In 1997, Ray Stanford, a citizen scientist dinosaur tracker who often spent time looking for fossils close to his Maryland home, was searching a creek bed after an extensive flood and discovered a fossil which he identified as a nodosaur. 

Nodosaurs have been found in diverse locations worldwide, but they've rarely been found in the United States.  The area had originally been a flood plain, where the dinosaur originally drowned and it was tiny -  only 13 cm long, just shorter than the length of a dollar bill. Adult nodosaurs are estimated to have been 20 to 30 feet long.

Stanford called up David Weishampel, Ph.D., a professor of anatomy at the Johns Hopkins University School of Medicine who works as a paleontologist and expert in dinosaur systematics.  Weishampel confirmed it was a nodosaur and research since then reveals it is the youngest nodosaur ever discovered, and a new genus and species, Propanoplosaurus marylandicus, that lived approximately 110 million years ago during the Early Cretaceous Era. 

Weishampel and colleagues were able to confirm the fossil's identity as a nodosaur by identifying a distinctive pattern of bumps and grooves on the skull. They then did a computer analysis of the skull shape, comparing its proportions to those of ten skulls from different species of ankylosaurs, the group that contains nodosaurs. They found that this dinosaur was closely related to some of the nodosaur species, although it had a shorter snout overall than the others. Comparative measurements enabled them to designate the new species as Propanoplosaurus marylandicus. In addition to being the youngest nodosaur ever found, it is the first hatchling of any dinosaur species ever recovered in the eastern United States, says Weishampel.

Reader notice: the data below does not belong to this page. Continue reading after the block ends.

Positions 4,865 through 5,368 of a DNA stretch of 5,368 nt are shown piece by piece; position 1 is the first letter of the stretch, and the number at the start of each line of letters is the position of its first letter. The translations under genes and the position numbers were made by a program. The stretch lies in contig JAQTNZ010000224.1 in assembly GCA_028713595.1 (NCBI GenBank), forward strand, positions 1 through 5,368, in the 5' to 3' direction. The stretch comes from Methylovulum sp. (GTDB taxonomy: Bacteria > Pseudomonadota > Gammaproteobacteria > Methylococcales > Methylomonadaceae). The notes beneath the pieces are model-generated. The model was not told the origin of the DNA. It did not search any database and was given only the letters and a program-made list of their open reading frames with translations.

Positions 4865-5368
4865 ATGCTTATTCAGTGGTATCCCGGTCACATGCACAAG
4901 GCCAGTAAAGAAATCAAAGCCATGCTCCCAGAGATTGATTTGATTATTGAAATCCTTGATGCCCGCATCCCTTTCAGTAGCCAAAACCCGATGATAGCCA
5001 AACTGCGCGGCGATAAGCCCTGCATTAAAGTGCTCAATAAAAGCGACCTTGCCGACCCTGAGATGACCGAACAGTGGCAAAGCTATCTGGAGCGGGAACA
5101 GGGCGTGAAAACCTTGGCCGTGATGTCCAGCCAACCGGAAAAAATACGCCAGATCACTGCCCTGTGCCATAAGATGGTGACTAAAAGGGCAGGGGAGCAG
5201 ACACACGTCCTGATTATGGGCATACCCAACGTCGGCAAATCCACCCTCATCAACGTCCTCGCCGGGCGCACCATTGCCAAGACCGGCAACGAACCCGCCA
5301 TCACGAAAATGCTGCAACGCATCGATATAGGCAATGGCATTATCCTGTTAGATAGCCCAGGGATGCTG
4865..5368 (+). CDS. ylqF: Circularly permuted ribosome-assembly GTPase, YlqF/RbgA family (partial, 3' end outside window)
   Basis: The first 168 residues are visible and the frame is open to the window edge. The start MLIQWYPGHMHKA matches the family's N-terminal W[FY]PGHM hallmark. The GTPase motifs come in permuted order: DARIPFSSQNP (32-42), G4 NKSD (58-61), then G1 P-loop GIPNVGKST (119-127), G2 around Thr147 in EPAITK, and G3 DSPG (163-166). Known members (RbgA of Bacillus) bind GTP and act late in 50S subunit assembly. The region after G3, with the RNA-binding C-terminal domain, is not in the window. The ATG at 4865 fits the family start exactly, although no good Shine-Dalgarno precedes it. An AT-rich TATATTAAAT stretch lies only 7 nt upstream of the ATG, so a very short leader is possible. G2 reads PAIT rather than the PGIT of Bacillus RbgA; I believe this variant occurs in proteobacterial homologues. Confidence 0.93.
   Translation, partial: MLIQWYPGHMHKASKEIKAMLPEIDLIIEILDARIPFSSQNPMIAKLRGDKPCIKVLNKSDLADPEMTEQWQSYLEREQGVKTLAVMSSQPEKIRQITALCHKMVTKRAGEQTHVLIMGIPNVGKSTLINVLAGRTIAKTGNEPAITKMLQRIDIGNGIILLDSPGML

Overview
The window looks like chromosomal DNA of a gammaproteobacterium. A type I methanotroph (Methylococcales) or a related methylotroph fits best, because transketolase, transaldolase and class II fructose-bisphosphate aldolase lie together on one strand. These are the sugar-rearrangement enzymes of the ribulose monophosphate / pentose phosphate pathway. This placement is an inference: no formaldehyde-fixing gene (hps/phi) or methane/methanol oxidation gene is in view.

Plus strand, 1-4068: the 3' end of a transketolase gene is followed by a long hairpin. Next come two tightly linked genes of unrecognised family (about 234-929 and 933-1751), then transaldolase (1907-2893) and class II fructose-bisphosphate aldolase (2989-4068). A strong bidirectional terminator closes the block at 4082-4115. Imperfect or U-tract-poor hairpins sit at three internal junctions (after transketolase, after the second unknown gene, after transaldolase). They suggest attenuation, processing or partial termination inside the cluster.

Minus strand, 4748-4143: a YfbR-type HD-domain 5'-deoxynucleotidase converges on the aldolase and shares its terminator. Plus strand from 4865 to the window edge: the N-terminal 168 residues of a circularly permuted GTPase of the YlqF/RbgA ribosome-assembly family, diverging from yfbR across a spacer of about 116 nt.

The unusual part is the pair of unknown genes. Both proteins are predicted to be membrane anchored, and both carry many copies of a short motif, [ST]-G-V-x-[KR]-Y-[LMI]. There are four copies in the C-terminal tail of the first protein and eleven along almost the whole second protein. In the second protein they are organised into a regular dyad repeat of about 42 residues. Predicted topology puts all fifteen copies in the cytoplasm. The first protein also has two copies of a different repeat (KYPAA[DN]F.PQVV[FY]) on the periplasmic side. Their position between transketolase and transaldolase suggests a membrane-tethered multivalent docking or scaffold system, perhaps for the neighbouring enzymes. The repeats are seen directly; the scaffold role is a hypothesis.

Propanoplosaurus marylandicus
Propanoplosaurus marylandicus fossil. Credit: Ray Stanford

Cleaning the fossil revealed a hatchling nodosaur on its back, much of its body imprinted along with the top of its skull. Weishampel determined the dinosaur's age at time of death by analyzing the degree of development and articulation capability of the ends of the bones, as well as deducing whether the bones themselves were porous, as young bones would not be fully solid. 

Weishampel used the position and quality of
Propanoplosaurus marylandicus to deduce the dinosaur's method of death and preservation: drowning, and getting buried by sediment in the stream. Egg shells have never been found preserved in the vicinity, and by the layout of the bones and the size of some very small nodosaur footprints found nearby, led them to believe that the dinosaur was a hatchling, rather than an embryo, because it was able to walk independently.

"We didn't know much about hatchling nodosaurs at all prior to this discovery," says Weishampel. "And this is certainly enough to motivate more searches for dinosaurs in Maryland, along with more analysis of Maryland dinosaurs."

Stanford has donated
Propanoplosaurus marylandicus to the Smithsonian's National Museum of Natural History, where it is now on display to the public and also available for research. The findings are published in the Journal of Paleontology.